Massa, Wurz blame Ferrari for lack of success with Vettel and Alonso

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Former Ferrari driver Felipe Massa believes the Italian team is to blame for the lack of success both with Fernando Alonso and Sebastian Vettel.

The 2010s was the first decade in the history of Formula 1 that Ferrari failed to win a championship, mostly due to the domination of first Red Bull and then Mercedes when the hybrid era began in 2014.

It was because of the close but not close enough nature of their competitiveness that Alonso would leave after 2014 to join the McLaren-Honda project and now, at the end of this year, Vettel will follow the Spaniard through the door at Maranello having failed to achieve his dream of becoming a champion in red.

“You cannot forget that the last time Ferrari won the [constructors’] championship was in 2008,” Massa analysed on the Sky Sports Vodcast.

“It’s true that many good drivers passed through the team and were not able to win. Including after 2008, I was there, and we never had really the car or the team to win.

“Fernando [Alonso] definitely made an incredible job in 2010. He arrived really on the limit fighting for the championship. But maybe, to be honest, the car was not able to win in that year. In my opinion, he did an amazing job.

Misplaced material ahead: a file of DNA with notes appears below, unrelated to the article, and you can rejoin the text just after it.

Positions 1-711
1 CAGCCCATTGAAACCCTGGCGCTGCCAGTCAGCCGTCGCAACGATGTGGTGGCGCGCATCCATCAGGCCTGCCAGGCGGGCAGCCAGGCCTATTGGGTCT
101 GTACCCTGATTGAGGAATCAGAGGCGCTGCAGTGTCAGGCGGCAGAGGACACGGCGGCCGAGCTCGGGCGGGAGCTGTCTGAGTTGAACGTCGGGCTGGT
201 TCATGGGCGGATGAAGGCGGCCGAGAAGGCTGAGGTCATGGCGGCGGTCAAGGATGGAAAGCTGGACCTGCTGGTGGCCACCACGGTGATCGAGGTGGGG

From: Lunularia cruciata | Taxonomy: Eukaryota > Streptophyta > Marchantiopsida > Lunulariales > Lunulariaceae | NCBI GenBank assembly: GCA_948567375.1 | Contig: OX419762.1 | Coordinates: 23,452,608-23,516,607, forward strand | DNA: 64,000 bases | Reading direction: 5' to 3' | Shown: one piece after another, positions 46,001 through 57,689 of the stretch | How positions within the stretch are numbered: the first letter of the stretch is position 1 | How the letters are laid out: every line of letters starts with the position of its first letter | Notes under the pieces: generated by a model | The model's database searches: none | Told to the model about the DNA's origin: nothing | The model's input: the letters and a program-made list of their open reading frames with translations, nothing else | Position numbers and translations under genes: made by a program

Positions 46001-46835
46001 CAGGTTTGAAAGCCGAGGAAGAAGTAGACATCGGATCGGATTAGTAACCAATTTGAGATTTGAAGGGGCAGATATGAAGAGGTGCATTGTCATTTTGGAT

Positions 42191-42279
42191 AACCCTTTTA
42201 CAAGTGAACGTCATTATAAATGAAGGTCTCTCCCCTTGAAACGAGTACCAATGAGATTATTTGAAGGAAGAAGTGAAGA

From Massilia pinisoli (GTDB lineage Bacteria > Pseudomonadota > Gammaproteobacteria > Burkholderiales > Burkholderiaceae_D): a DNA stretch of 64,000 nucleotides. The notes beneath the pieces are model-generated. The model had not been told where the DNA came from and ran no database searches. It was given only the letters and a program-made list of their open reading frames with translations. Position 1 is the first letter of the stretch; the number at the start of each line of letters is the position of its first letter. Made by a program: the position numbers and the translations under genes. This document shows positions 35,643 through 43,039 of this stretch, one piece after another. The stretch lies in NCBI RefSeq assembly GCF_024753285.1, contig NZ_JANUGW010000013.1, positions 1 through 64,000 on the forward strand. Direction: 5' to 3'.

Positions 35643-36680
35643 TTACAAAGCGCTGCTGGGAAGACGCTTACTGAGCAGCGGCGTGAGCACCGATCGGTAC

“All of the drivers that are passing there [since] – Sebastian, Kimi [Raikkonen]- were not able to win because the team was not completely perfect to win the season.

“So it’s not only related to Sebastian. Sebastian did many great races, he won many races or he fought, and he was always in front of his teammate, even a good teammate and champion like Kimi.”

Another ex-F1 driver defending Vettel over his lack of Ferrari success is GPDA chairman Alex Wurz, who suggested the intense nature of the team made it tough to survive for a long time.

“Sebastian is a friend of mine, but I didn’t see it coming,” the Austrian admitted also speaking to the UK broadcaster“He keeps those cards always very close to his chest.

“If you look at the history of Ferrari, you have this first few years and months of big love and all these radio calls, all the emotions that come out of it, which makes Ferrari so beautiful.

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“But at one point, even with Fernando, it seems like the whole system makes you go into burnout.

"Maybe the love is not there anymore, and that seemed to happen, but Sebastian hasn’t spoken to me about that.”

Wurz also thinks the demands of the Tifosi can have a massive impact on a driver, particularly when results slip.

“There’s more to it than just racing passion. There is really the national pressure upon you and the drivers go through that,” he explained.

“Ferrari are really demanding of the drivers, they really love you if you push them forward but if the success is not coming then suddenly that starts to backfire and they will also be protective about their heritage, work and quality.

“There is always friction, and that’s not just for drivers, they have also changed team principals also over the years. And I think that comes with outside influence but also the lifestyle. That mixture seems to be tricky.

“We look back at the (Michael) Schumacher, Ross Brawn, Jean Todt era, that group went in there and was so strong, could succeed, and could push that Italian pressure, whatever you want to call it, to the side.

“Since they left, Ferrari is behind its own expectations.”